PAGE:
Stormwater

What is stormwater?
Willamette River Water TrailStormwater is runoff from rain and snowmelt which flows over the ground, driveways, streets, parking lots, and buildings that drains to streams, rivers, lakes, and the ocean.

Why should we be concerned with stormwater?
There are two main issues relating to stormwater runoff; one is the volume and intensity of the runoff water and the other relates to the potential contaminants that the water is carrying to a storm drain, lake, stream, wetland, or river.

What is stormwater management?
Stormwater management addresses delaying, retaining, treating, or infiltrating stormwater runoff. The loss of wetland and floodplain areas along with the corresponding increase in impervious surfaces necessitates the active management of stormwater runoff through the use of structural controls, such as water quality facilities and detention ponds, or other management measures within most urbanized areas, including privately owned systems. For helpful information about maintaining your stormwater system please refer to: (A Guide to the Stormwater Maintenance & Access Easement, A Manual for the Operation & Maintenance of Privately Owned Stormwater Facilities, and Stormwater Annual Inspection and Maintenance Report) owned systems.

Structural controls provide a means to manage the amount, intensity and contaminants contained within stormwater runoff. However, it is difficult to construct and operate a stormwater facility that will work as effectively as the natural system functioned prior to urbanization. Other measures that should be considered include, but are not limited to: restoring wetlands and floodplains, increasing the amount of typical and urban forest or native cover, reducing the amount of impervious cover, and minimizing our collective impact (e.g. responsible home and work practices) on any given watershed.

What is stormwater management?
Stormwater management addresses delaying, retaining, treating, or infiltrating stormwater runoff. The loss of wetland and floodplain areas along with the corresponding increase in impervious surfaces necessitates the active management of stormwater runoff through the use of structural controls, such as water quality facilities and detention ponds, or other management measures within most urbanized areas, including privately owned systems.

What is Low Impact Development?
Structural ControlsLow impact development (LID) is a comprehensive approach to engineering design and stormwater management. LID aims to replicate the pre-development hydrologic regime of watersheds through infiltrating, filtering, storing, evaporating and detaining runoff close to its source. LID incorporates a strategic plan into development that mitigates our impact on the environment while maintaining a diverse habitat for the community and wildlife.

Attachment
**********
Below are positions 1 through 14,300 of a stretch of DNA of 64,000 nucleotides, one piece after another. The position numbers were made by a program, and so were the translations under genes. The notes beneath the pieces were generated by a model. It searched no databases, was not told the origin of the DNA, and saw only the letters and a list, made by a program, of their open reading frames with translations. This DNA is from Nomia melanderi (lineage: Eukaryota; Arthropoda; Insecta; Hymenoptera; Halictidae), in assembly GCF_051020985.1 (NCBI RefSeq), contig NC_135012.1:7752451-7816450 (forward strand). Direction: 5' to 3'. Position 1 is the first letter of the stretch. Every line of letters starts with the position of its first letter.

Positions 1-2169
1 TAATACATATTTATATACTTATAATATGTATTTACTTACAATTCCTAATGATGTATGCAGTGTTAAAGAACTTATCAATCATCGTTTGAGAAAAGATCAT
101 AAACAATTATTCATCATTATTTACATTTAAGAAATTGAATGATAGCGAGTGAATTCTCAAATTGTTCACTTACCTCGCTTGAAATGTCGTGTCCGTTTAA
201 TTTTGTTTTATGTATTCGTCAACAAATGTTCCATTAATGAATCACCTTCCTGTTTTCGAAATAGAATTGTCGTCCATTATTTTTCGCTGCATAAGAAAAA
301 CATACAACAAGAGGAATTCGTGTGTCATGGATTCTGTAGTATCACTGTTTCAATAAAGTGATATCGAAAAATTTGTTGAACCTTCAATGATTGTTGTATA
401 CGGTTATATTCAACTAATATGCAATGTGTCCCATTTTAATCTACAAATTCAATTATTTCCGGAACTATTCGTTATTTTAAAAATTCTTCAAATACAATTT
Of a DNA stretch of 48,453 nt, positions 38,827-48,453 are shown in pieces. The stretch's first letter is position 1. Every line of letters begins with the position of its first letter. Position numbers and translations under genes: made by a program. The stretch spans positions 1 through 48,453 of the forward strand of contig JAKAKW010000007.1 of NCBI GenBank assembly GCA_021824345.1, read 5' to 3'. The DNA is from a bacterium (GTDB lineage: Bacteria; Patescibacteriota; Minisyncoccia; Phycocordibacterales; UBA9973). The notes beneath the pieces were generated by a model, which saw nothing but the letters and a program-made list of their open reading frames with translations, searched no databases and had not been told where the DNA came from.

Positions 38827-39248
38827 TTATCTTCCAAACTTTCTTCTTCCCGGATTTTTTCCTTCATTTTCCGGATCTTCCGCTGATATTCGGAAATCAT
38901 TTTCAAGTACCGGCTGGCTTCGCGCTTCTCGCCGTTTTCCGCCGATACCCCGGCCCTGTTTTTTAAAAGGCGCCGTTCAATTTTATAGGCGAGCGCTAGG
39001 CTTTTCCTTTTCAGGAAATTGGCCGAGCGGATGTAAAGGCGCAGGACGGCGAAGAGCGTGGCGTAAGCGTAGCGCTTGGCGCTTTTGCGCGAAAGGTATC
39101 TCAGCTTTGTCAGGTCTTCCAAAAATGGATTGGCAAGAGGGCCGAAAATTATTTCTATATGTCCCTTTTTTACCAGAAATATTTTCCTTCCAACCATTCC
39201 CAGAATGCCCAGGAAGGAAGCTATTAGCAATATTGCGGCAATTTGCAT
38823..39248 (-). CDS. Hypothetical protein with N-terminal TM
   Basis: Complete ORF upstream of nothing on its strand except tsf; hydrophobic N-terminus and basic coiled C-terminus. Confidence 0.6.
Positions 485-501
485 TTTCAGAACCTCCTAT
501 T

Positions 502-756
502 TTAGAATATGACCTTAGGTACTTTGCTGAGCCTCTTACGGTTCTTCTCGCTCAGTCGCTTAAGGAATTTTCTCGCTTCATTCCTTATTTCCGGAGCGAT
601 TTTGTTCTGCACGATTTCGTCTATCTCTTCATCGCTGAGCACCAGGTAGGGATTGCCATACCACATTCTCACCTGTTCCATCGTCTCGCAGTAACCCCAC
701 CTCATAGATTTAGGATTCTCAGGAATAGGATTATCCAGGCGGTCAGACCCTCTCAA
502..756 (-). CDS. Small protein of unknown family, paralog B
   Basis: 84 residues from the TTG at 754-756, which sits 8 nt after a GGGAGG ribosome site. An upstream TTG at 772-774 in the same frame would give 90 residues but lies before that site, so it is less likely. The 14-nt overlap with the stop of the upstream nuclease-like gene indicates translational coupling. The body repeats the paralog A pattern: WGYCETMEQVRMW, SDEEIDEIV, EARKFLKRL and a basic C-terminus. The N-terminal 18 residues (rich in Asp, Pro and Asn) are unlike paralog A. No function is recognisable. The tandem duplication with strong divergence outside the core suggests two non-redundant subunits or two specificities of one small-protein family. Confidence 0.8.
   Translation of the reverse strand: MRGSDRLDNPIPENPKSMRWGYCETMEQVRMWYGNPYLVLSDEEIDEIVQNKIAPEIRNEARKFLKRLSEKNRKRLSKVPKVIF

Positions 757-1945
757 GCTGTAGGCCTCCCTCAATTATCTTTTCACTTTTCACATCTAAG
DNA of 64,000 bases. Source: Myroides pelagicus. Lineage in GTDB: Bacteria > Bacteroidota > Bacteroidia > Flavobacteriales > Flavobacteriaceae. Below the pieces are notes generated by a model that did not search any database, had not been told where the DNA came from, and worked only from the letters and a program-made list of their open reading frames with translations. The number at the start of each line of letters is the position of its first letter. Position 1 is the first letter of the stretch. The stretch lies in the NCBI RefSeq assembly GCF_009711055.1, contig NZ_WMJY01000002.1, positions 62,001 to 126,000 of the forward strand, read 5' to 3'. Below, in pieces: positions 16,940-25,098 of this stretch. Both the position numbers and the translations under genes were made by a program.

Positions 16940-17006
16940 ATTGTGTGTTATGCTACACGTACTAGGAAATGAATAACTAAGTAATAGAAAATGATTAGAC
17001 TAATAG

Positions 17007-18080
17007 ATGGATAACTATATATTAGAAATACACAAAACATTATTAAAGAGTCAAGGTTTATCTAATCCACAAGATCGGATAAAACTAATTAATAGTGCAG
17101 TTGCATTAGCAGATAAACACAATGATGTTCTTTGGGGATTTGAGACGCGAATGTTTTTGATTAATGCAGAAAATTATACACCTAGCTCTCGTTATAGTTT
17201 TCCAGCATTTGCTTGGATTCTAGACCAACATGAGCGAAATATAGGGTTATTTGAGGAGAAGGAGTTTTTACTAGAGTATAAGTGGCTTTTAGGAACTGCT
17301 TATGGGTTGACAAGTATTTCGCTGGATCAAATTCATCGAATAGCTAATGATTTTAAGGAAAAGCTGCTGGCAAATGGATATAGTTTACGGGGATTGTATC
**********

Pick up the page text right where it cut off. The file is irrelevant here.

How is the City managing stormwater?
Street and SidewalkThe Natural Resources Program works cooperatively with other city departments to plan and manage the drainage system in Wilsonville. The federal Clean Water Act, Safe Drinking Water Act, and Endangered Species Act direct the City to improve stormwater quality and protect watersheds, rivers, streams and drinking water resources.


Key Elements
Key elements of the city’s stormwater management program include:
  • 2012 Stormwater Master Plan - The 2012 Stormwater Master Plan identifies areas of the city that currently experience erosion, flooding, and water quality problems, or that can be expected to experience such problems with future development.
  • Public Works Standards (Section 3) - Public Works Standards (Section 3), outlines design and construction requirements for stormwater and surface water management. Provisions are intended to prevent or reduce adverse impacts to the drainage system and water resources. These requirements are intended to protect the beneficial uses, such as swimming, fishing etc., in the Willamette River.
  • 2012 National Pollutant Discharge Elimination System Permit - The federal Clean Water Act requires municipalities to obtain a National Pollutant Discharge Elimination System (NPDES) permit for stormwater discharges. View additional permit information.
  • 2012 Stormwater Management Plan - The city’s Stormwater Management Plan (SWMP) is the means for complying with the NPDES permit and managing the city's stormwater system. All stormwater facilities on private property are maintained by the property owner or Home Owners Association.
  • Total Maximum Daily Loads (TMDLs) - Total Maximum Daily Loads define the amount of pollutants that can be present in a water body without causing water quality criteria to be exceeded. Extensive water quality monitoring and modeling (for temperature, bacteria, and mercury) has been completed to establish Total Maximum Daily Loads for the Willamette River. The City’s March 2008 Willamette River TMDL Implementation Plan was approved by the Oregon Department of Environmental Quality (DEQ). On August 31, 2014 the City submitted its updated TMDL Implementation Plan to the DEQ.
  • Erosion Control Program - Wilsonville recognizes the importance of protecting the environment and providing for the long-term stewardship of our natural resources. The Natural Resources Program has responsibility for managing the Erosion Control Program.
PondAdditional Information
For helpful information about maintaining your stormwater system please refer to the following:
To report a clogged stormwater catch basin or pipe, contact Public Works at 503-682-4092 or fill out our online request form.